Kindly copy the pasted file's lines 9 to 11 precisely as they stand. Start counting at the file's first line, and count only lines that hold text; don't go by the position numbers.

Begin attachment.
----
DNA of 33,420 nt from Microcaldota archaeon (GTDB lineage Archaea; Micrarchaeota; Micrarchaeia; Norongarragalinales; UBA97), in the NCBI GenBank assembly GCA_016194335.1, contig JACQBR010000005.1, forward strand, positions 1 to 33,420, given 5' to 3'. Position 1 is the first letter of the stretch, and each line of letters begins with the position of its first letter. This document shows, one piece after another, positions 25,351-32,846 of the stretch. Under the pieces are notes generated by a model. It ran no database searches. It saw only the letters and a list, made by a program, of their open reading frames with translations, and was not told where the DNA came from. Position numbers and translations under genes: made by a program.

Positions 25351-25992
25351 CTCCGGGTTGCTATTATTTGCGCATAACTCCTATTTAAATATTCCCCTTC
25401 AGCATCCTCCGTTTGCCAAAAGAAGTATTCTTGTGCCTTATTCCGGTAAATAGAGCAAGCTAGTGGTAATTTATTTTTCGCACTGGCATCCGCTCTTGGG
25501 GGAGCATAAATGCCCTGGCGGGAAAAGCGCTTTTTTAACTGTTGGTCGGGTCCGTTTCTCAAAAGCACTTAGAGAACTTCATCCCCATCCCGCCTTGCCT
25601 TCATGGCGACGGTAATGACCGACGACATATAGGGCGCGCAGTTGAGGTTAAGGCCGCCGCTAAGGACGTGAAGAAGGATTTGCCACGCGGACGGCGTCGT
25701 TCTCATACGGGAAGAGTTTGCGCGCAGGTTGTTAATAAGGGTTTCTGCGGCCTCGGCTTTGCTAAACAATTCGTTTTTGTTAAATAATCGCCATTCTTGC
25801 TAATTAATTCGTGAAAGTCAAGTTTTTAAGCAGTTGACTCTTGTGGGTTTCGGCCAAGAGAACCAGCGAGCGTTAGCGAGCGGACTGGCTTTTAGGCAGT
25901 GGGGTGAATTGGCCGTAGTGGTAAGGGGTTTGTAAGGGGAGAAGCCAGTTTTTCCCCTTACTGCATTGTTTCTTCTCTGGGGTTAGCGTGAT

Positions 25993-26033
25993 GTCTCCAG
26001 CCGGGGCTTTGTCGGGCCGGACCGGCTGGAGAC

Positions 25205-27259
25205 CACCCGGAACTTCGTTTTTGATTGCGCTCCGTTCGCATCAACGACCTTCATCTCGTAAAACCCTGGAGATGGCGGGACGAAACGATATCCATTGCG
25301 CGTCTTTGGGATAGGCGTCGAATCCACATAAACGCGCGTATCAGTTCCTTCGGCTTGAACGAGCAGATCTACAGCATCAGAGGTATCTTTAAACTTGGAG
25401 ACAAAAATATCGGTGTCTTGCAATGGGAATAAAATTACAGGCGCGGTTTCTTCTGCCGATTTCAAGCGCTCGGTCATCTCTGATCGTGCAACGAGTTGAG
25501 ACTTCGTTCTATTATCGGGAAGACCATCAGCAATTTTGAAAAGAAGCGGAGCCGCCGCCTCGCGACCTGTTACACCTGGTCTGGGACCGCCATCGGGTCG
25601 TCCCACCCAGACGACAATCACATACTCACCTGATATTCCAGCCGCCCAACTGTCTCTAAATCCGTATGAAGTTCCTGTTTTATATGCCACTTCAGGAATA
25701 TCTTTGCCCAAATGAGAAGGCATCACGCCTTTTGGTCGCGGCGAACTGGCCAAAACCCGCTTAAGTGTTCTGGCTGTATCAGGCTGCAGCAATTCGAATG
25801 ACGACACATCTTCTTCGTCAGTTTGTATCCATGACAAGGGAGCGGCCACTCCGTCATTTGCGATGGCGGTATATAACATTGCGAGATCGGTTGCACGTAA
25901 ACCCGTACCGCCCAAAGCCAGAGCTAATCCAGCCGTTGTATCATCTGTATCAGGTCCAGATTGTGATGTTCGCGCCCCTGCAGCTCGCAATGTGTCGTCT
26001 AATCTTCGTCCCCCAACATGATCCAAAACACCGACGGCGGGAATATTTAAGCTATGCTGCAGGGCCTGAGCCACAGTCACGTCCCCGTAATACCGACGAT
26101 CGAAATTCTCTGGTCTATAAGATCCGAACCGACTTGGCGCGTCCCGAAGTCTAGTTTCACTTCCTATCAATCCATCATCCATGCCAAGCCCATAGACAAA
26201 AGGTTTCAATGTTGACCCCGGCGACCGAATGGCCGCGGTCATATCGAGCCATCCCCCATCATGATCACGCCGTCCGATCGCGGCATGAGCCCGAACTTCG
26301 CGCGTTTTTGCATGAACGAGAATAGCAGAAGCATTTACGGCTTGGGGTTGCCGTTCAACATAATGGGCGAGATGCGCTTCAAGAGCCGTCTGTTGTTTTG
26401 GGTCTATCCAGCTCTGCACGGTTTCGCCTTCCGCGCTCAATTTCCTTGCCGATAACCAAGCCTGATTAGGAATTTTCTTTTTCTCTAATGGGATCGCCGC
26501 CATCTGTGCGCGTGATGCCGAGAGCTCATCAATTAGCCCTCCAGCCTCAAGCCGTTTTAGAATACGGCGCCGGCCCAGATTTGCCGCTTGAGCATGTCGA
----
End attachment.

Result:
25901 GGGGTGAATTGGCCGTAGTGGTAAGGGGTTTGTAAGGGGAGAAGCCAGTTTTTCCCCTTACTGCATTGTTTCTTCTCTGGGGTTAGCGTGAT

Positions 25993-26033
25993 GTCTCCAG